Root Change also spent time coaching and co-facilitating with the Kenyan teams so that they felt comfortable hosting the last few events on their own. In September 2019, our team arrived in Kenya a week before the events started to connect with the CDP teams, train them on SSNA, and help prepare for the events. “We really grew as a team in our capacities to facilitate,” Tindi says. Because of the foundation of communication and trust that we had built with the CDP team in the fall, it was easy to arrive only a day or two before the events started in January. We knew that the CDP team was on top of it when it came to preparing for our arrival and the next round of events.
Leveraging Existing Networks
Event planning and facilitation is only half the battle. You also need to get people to show up. Pamela notes that mapping in counties where the CDP partners already had influence and presence was important. “We all brought our strengths and networks within the counties to be able to have good representation of cooperatives,” she notes. In each of the 6 counties, the CDP partners have a longstanding relationship with the county government, especially the County Department of Cooperatives, which played a critical role in reaching out to the cooperatives in that county and inviting them to the Ushirika Hub events. The CDP team then followed up with their own contacts by phone or email to personally ask if they would be attending. While this took some time from the teams, it was an opportunity to reconnect one-on-one with the county government, cooperatives, and service providers.
One caution on organizing a mapping in this way: The SSNA baseline findings from Ushirika Hub are reflective of the CDP partners’ networks, which while helpful for the scopes of the CDP projects, is not reflective of Kenya’s entire cooperative landscape. For example, in Meru County findings focused on the dairy sector because NCBA CLUSA works with mostly dairy cooperatives. Coffee and tea are also grown in the area, but little was learned about these networks. The CDP partners hope that this initial activity will help to build awareness about the map and organically grow Ushirika Hub in the future, thus broadening the range of actors and sectors in the network.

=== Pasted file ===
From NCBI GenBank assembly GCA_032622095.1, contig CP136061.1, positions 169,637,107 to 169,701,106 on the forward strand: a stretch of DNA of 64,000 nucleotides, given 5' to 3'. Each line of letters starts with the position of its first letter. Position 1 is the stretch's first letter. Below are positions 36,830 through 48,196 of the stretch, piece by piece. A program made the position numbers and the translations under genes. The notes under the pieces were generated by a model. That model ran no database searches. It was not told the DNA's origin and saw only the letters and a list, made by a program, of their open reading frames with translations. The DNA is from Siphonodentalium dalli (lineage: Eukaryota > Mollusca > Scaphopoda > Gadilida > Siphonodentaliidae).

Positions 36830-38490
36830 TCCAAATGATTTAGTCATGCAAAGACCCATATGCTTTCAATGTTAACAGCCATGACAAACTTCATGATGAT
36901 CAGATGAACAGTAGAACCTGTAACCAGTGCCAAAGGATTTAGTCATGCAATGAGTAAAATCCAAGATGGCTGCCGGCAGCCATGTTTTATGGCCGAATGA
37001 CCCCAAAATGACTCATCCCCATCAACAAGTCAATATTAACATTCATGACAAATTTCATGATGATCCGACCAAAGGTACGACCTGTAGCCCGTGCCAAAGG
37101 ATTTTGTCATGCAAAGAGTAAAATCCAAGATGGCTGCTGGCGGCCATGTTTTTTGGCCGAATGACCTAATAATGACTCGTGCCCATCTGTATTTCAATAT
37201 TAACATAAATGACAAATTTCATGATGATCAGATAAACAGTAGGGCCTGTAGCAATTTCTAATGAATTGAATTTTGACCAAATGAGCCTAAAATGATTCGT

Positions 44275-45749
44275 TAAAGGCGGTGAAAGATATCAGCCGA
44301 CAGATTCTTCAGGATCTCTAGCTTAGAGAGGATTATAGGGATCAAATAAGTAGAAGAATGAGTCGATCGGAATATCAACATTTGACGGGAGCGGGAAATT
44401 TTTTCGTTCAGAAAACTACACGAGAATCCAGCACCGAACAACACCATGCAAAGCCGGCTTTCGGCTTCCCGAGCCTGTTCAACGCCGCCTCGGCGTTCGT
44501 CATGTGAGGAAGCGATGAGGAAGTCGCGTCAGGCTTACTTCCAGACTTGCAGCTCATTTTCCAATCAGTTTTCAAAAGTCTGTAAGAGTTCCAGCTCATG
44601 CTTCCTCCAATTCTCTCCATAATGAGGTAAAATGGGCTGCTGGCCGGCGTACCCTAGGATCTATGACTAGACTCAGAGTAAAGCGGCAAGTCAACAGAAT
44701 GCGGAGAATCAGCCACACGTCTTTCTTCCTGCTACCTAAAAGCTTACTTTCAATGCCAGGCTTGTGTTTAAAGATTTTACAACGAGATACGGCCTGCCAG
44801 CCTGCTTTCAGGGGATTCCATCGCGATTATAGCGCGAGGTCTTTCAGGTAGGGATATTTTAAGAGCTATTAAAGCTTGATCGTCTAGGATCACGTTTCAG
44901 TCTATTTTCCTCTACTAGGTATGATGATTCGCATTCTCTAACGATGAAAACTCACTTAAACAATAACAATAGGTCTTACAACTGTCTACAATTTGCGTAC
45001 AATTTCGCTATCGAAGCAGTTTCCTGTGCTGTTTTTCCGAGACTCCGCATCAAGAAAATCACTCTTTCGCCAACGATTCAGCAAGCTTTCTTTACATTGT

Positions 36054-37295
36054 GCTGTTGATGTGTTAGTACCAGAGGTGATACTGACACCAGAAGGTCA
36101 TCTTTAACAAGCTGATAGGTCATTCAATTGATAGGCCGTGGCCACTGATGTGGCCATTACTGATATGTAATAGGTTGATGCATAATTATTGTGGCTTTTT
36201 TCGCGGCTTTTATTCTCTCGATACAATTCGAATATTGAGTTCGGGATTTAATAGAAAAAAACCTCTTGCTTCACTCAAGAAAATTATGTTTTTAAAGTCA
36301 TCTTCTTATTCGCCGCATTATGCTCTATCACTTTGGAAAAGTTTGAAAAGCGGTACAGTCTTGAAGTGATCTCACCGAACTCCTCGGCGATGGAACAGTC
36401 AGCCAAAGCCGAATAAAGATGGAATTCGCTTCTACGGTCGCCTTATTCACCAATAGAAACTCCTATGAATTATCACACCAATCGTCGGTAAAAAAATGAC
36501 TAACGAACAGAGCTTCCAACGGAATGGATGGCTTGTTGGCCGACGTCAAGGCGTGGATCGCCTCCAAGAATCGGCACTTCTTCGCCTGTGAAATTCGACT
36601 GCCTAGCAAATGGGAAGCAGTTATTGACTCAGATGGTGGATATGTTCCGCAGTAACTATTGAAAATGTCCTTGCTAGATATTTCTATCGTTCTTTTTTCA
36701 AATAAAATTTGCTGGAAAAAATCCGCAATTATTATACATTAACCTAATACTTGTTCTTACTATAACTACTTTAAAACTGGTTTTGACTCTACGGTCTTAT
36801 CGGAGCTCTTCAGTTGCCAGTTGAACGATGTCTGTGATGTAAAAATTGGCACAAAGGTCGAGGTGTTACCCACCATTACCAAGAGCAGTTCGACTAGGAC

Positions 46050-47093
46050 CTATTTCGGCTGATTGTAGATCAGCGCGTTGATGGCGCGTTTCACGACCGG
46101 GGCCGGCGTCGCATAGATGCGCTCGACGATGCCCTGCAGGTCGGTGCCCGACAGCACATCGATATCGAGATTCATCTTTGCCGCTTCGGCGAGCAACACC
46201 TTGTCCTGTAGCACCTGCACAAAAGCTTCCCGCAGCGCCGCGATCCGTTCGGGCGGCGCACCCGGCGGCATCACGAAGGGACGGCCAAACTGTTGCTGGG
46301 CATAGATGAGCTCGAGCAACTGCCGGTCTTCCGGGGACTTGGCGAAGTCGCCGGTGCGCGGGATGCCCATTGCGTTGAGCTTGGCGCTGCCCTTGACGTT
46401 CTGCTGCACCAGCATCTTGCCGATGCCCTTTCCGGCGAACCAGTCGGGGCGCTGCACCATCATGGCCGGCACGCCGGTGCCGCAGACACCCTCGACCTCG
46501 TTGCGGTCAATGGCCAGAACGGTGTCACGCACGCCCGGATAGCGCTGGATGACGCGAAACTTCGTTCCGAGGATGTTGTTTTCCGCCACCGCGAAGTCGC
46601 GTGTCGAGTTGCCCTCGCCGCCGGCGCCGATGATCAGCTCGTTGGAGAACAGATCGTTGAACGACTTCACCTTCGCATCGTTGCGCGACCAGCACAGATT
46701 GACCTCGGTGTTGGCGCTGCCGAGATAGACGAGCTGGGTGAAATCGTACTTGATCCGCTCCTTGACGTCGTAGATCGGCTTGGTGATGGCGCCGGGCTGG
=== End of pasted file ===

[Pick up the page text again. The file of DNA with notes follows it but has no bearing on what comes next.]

Hosting stakeholder events as part of the Ushirika Hub mapping has created a space for cooperative stakeholders, including the CDP partners, to collaborate and hold a dialogue in addition to collecting data about the cooperative ecosystem. Fridah Kanana, WOCCU Operations and Learning Officer, shared her excitement about the three CDP partners being able to continue to learn from one another, work together on the findings, and ensure complementarity in their activities. We also heard many times from stakeholders who attended the events what an invaluable experience it was to come together in a room with their peers… a feeling the CDP partners hope to continue online with Ushirika Hub and through their future programming.
We are currently preparing a follow-on to this blog post, which will include more details about the results of this unique and collaborative SSNA of the cooperative ecosystem in Kenya. Stay tuned for more!